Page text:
You need to be a little more clear in your question.
The Audition amplitude statistics window calculates the RMS value of the selected chunk of audio. Actually it calculates the RMS value to each window sized chunk in the selected audio chunk. Then it displays the RMS values for the minimum window the maximum window and the average of all the windows in the selected chunk. There are various definitions of digital "0 dB". In Audition you can select between two of these using the "FS sine" or "FS square" setting. If you select "FS sine" then a maximum unclipped sine wave will read 0 dB RMS.
To measure an analog signal level the analog input gain will need to be measured and adjusted for, record a sine wave signal at a known level, measure the Adobe Amplitude reported level, and note the offset. As long as you don't change the input sound device gain setting, the reported level offset will remain the same.
Sorry for my unclear question. What I want to know is how the window shift. For example if I set the windows width to 50ms, after calculating the first 50ms RMS, which period will the next window capture to calculate RMS value? Will the next window start at the end of the first window or the second sample of the whole waveform?
>What I want to know is how the window shift. For example if I set the windows width to 50ms, after calculating the first 50ms RMS, which period will the next window capture to calculate RMS value?
I would have thought that the answer was
blindingly obvious from the help files, personally, unless you don't understand the concepts of a 'series', and 'range'. Have you not read this bit?
Window Width Specifies the number of milliseconds in each RMS window. A selected range contains a series of such windows, which Adobe Audition averages to calculate the Minimum RMS and Maximum RMS values. To achieve the most accurate RMS values, use wide windows for audio with a wide dynamic range, and narrow windows for audio with a narrow dynamic range.
I guess it is a fair question. I would assume the second window starts at the end of the first window, but I could see that from a pure theory point of view it might be possible to "slide the window" over one sample at a time. That is how my professor (many years ago)in digital signal processing would have suggested it be done. Of course that would generate a lot more windows and take a lot more processing time. Another less obvious question is how the final window(s) are handled, are any windows calculated using less than the window size number of samples?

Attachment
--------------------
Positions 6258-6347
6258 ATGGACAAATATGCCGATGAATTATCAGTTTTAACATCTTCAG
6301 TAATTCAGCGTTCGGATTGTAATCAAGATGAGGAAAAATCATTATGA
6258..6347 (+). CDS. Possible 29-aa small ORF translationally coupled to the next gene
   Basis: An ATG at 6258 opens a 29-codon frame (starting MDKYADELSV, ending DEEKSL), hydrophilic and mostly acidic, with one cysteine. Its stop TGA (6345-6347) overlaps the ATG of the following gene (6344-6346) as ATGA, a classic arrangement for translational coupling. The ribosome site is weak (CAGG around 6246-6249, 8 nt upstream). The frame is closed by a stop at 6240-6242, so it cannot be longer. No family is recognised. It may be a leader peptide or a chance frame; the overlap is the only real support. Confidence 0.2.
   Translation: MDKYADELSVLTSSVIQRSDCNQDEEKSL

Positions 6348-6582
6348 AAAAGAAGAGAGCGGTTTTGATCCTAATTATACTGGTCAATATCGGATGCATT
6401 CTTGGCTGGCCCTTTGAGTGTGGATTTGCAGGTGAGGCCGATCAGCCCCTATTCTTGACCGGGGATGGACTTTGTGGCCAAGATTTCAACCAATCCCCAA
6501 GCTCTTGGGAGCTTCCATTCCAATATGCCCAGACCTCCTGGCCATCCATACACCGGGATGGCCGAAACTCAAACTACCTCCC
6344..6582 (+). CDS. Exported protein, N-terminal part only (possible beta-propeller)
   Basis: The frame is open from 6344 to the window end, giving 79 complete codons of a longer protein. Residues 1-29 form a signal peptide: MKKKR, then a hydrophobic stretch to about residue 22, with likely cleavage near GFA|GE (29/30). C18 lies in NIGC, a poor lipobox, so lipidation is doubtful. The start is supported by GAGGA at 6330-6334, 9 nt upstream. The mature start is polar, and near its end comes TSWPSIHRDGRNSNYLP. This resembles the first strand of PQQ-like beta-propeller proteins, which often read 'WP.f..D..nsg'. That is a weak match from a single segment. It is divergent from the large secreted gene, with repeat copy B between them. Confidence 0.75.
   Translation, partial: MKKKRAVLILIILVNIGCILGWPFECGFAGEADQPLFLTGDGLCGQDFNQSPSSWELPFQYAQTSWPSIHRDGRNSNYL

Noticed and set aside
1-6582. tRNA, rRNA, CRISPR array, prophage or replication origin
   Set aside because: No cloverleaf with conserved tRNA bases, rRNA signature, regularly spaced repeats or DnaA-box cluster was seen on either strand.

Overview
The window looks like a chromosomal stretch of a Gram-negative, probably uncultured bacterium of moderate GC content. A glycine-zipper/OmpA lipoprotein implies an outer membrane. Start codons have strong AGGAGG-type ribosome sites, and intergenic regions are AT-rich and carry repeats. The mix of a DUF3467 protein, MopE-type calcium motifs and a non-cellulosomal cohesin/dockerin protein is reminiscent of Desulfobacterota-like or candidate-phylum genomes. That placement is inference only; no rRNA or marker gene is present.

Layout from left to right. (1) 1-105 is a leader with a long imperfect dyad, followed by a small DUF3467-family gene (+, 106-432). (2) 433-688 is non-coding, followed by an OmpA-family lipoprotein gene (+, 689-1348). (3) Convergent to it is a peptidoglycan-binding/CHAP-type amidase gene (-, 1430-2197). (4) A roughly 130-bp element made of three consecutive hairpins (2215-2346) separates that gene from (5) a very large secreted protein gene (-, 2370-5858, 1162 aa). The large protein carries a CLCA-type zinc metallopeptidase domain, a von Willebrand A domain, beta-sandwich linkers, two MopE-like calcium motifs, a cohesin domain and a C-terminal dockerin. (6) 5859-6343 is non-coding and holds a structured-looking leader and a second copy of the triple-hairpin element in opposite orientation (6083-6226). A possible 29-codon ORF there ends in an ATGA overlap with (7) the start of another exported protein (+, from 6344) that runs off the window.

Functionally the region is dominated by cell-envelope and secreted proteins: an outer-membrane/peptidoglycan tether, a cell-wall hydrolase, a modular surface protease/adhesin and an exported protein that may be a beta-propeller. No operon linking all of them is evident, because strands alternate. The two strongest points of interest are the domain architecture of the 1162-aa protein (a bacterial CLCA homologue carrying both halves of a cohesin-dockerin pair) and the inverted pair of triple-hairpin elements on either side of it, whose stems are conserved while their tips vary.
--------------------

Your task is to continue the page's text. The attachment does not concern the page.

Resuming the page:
If the different possible methods would make a difference to you, couldn't you think up a test file that would have a different answer based of which method is actually being used? This should allow you to figure out what Audition is actually doing. If you can't think up a test file, does it really matter to you?
>...but I could see that from a pure theory point of view it might be possible to "slide the window" over one sample at a time. That is how my professor (many years ago)in digital signal processing would have suggested it be done.
I don't think he would have! Let's take the standard sample window size of 50ms. At 44.1k that contains 2,205 samples. So there would be absolutely no point in sliding a dirty great window like that over a single sample at all, would there?
Disregarding that bit about dynamic range (which may well be BS), the basic idea is that you are calculating the square root of the mean value of the signal squared - that's what RMS stands for. Because you've squared the mean value of the wave, it's always going to be a positive value. And note that this is the mean value of a repetition of the
wave, not a sample. And we are talking about the